A picnic area, walking and exercise trails and a StoryWalk give visitors a chance to enjoy nature while walking the grounds in this park. The full-size canal boat replica takes you back in time to when mules pulled the laden boats along the canal. The Museum’s displays include a working model of a canal lock along with many other exhibits relating Warren County’s history including Washington’s organ and piano industry, Lenape culture and life, Thomas Edison’s Portland Cement Company, the Easton-Washington Traction Company, America’s first airport dedicated to the auto giro, the Rockport train wreck, the Phillipsburg Airport, and the Eckle Age of Steam Museum.
Lock 7 West became known as “Bread Lock” because the store at the end of the lock sold goods to boatmen passing through back in the mid-19th century, including homemade bread and pies. While still buried, the remains of the lock itself speak to the historical significance of this site as part of the larger Morris Canal Greenway.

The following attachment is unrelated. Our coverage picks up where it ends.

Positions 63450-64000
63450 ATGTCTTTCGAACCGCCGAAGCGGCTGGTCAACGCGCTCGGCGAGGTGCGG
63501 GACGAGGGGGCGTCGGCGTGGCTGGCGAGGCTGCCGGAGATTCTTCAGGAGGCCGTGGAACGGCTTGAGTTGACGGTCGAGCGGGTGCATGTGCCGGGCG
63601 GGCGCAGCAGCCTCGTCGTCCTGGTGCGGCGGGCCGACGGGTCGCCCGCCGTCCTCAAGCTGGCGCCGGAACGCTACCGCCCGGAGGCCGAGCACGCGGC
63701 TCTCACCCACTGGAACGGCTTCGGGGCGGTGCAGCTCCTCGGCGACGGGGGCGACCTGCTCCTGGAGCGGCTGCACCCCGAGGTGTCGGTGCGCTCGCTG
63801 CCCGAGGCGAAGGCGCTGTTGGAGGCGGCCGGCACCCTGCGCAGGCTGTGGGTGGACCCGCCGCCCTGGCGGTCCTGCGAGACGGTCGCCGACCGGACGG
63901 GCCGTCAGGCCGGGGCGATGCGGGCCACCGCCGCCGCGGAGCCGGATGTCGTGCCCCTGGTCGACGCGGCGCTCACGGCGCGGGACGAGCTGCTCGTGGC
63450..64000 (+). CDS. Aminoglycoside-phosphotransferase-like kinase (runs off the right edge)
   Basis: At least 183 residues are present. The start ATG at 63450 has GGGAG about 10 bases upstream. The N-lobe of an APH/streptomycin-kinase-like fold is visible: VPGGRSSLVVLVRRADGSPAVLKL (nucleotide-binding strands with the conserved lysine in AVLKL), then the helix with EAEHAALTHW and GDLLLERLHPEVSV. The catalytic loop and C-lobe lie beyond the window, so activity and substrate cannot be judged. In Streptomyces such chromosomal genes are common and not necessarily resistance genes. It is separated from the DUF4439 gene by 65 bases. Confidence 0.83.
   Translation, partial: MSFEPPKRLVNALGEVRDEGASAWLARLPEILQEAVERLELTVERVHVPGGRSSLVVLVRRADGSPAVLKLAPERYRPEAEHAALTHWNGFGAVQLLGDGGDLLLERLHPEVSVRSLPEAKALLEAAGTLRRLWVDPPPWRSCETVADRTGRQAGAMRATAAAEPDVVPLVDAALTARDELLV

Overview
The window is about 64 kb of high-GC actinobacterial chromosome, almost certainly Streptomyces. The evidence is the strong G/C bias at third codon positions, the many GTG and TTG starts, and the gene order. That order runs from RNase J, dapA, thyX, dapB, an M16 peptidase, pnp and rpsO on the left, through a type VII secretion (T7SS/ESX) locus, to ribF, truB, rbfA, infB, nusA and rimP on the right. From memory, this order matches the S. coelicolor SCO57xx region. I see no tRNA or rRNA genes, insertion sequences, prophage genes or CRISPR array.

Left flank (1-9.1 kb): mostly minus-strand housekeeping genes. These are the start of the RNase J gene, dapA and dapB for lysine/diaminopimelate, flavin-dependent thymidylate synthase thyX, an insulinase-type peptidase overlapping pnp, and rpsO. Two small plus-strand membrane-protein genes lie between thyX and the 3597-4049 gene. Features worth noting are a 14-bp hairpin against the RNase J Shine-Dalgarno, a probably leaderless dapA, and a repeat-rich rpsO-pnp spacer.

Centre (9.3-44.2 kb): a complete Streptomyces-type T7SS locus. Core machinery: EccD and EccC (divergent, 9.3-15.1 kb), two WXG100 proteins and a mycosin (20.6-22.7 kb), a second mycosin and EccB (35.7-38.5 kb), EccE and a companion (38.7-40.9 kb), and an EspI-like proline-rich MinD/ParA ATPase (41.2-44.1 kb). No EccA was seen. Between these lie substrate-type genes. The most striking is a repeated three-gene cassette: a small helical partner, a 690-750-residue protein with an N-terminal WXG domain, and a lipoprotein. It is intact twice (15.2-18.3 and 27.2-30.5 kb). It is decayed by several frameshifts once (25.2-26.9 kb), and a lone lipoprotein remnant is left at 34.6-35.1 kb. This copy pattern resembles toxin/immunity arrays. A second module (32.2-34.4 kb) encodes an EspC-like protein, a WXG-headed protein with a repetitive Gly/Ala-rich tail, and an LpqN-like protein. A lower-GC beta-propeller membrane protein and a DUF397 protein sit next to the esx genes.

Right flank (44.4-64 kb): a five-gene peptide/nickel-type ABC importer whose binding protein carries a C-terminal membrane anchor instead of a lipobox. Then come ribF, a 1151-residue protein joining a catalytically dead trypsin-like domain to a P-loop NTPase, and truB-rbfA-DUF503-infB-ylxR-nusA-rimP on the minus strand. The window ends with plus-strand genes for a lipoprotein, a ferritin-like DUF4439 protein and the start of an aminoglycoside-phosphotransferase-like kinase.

In use from the 1820s to the 1920s, the historic Morris Canal stretched 102 miles from the Delaware River along Phillipsburg to the Hudson River along Jersey City. Overcoming a height elevation of 914 feet using 23 locks and 23 inclined planes, the canal became known as the “Mountain Climbing Canal” and was a major engineering feat of its day. Today, a short section of the canal has been cleared and offers a lovely walk where you can see the prism that once held water and towpath traveled by mules pulling the boats along.